Did you know the Met is an unfinished work of art? The Metropolitan Museum of Art's building on Fifth Avenue stands proud with giant columns in the front, and atop those, four giant pyramids of stone slabs. These pyramids were originally meant to be sculpted, but the plan never came to be.
According to an old NY Times blurb, architect Richard Morris Hunt wanted 31 statues on the facade of the museum, but he died before specifying what those designs above the columns should be. His son suggested they be carved into representations of Music, Architecture, Painting, and Sculpture... but they remain untouched square blocks today.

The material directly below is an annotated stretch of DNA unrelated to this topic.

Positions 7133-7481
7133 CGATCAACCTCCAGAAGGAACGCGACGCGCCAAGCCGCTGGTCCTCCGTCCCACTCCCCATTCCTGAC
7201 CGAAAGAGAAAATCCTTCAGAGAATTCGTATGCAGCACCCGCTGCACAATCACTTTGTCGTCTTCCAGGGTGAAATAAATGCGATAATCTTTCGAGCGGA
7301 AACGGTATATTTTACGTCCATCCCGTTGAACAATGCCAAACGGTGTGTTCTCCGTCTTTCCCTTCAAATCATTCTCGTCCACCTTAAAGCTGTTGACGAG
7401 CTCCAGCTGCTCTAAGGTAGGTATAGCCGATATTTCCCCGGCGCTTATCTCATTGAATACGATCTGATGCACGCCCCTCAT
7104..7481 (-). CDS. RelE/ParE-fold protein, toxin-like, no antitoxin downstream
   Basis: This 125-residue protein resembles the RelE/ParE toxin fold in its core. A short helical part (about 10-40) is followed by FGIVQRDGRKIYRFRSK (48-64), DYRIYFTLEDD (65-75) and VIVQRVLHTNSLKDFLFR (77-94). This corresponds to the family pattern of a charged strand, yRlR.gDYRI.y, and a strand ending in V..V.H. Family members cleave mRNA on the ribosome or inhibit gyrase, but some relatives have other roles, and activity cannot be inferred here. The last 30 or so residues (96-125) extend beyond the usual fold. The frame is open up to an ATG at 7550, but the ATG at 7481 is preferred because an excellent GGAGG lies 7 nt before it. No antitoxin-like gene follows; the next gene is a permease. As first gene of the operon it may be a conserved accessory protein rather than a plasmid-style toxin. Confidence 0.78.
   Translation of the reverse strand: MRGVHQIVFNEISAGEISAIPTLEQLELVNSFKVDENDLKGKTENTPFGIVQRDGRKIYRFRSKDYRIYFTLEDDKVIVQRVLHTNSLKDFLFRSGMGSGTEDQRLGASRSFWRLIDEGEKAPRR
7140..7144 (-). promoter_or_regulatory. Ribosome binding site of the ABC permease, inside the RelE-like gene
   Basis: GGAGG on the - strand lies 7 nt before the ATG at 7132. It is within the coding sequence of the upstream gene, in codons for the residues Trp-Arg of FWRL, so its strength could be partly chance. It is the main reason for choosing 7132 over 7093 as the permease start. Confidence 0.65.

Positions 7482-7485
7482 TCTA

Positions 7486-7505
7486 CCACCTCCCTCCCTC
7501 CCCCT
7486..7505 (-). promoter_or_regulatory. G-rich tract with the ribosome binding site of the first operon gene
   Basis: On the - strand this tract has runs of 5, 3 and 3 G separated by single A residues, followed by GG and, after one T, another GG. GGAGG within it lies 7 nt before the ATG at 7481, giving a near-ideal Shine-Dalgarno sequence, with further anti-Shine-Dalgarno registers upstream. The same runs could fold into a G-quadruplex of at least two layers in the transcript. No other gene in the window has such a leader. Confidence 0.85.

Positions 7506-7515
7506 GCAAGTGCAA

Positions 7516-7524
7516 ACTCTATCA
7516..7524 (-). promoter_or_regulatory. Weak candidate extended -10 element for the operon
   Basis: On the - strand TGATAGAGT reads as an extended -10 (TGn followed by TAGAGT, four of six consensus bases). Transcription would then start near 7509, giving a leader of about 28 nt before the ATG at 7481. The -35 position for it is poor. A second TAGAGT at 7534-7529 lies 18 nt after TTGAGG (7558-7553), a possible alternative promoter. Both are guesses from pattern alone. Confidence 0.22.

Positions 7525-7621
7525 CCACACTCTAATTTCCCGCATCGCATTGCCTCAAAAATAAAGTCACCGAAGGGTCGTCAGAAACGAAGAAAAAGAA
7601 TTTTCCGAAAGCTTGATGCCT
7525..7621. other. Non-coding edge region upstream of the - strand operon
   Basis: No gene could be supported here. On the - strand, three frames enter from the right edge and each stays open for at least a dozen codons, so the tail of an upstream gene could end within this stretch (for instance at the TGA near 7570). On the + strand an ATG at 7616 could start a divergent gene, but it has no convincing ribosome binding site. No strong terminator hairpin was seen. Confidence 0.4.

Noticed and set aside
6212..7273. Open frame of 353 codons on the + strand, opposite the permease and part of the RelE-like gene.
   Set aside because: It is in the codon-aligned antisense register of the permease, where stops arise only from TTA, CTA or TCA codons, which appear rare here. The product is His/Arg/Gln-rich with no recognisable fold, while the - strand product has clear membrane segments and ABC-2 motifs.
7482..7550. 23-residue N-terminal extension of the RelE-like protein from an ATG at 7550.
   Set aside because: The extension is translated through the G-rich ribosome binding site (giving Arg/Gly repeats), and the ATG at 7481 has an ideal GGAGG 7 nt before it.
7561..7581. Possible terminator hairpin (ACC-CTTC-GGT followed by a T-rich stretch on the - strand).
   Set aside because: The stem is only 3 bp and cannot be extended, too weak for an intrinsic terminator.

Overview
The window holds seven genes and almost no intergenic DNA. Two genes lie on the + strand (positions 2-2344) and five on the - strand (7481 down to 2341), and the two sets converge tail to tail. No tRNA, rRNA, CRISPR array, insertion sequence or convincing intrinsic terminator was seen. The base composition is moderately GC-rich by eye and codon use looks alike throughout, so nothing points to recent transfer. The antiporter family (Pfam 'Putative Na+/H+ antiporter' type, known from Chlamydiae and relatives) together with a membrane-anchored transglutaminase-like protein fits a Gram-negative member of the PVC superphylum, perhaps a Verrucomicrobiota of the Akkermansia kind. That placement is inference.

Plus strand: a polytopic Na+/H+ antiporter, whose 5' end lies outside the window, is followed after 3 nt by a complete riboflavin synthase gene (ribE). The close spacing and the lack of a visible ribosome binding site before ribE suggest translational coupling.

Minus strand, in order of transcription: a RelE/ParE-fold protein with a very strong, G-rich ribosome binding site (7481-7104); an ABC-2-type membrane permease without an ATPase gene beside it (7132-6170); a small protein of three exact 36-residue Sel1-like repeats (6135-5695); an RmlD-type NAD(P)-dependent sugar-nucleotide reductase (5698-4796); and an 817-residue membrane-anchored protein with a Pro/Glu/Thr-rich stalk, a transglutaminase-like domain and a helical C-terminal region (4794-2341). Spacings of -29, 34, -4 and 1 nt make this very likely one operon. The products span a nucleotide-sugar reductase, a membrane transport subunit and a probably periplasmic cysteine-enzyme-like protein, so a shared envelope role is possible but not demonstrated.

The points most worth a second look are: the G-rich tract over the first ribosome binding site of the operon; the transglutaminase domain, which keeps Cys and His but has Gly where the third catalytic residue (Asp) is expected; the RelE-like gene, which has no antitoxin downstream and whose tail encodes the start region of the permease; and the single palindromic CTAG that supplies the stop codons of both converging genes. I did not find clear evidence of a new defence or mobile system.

According to Daytonian in Manhattan, Hunt had already lost his white marble to Indiana limestone during a late 1890s depression, and then in 1901, a year before the museum was finished, there was another financial panic. As money ran out, the blocks went uncarved, and "the same fate befell the huge circular stone blanks in the Great Hall which Hunt intended to be sculpted out as portraits." The unfinished blocks are a little rough around the edges, but are accepted as part of the design today. [via Boing Boing]